In the year 2000, China has reopened its national museum which is hailed as the largest museum in one location. It’s hugely popular however it demonstrates how much history can be an assemblage for China’s rulers. They omit the parts which do not give their country any credit, and as experts in selective memory, they celebrate the events they’re proud of.
Sima Qian didn’t attempt to create “objective” history , but was a clear exemplar of his historical didactic Chinese tradition of the study of history. He makes moral judgements about his characters. He also tries to classify them as types, capturing the most exemplary actions of a person in one chapter as well as his bad deeds in another chapter.
Sima Qian, and the father of Sima Qian, Sima Tan, were both court Astrologers (taishi) during the Former Han dynasty. In the time of Sima Qian the astrologer held an important position, accountable in interpreting and predicting the direction of government by the influences on and the influence of the Sun, Moon, and stars, along with other phenomena such as solar eclipses and earthquakes and earthquakes.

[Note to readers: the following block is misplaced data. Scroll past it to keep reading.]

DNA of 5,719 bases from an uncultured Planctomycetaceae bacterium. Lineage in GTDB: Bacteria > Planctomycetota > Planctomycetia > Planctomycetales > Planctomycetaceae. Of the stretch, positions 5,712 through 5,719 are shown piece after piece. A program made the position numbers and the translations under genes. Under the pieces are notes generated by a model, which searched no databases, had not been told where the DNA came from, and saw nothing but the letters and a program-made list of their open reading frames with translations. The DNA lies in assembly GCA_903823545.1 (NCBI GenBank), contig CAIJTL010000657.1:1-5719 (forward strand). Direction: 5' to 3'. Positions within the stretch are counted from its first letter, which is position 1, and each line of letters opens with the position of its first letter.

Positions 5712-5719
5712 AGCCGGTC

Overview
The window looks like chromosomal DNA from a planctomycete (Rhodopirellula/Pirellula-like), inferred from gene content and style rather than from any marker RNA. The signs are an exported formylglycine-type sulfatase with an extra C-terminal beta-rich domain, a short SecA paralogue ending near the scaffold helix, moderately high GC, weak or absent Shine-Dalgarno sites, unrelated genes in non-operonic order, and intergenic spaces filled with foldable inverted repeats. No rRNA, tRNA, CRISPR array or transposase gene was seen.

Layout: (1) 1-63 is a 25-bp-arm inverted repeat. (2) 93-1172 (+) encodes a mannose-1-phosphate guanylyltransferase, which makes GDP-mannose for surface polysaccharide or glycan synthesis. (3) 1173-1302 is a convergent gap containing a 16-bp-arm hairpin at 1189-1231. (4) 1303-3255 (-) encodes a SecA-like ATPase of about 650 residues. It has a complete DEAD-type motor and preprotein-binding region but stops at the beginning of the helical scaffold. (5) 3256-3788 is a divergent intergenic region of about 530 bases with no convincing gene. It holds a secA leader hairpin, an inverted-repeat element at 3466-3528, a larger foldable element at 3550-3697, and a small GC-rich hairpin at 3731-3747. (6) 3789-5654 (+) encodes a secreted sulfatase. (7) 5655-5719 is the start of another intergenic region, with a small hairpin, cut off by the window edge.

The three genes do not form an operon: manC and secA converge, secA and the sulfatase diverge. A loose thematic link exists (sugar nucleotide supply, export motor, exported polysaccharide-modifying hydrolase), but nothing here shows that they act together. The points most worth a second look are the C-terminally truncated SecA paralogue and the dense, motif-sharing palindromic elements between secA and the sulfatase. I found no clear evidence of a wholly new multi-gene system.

Sima Qian compiled a handwritten replica of the Records which were deposited in the library of the Imperial Library in Chang’an while keeping the actual in his house. Following it was his demise, the book was secured by his daughter Sima Ying, who feared it was destroyed by the Emperor Zhao (r. from 87 to 74 BCE).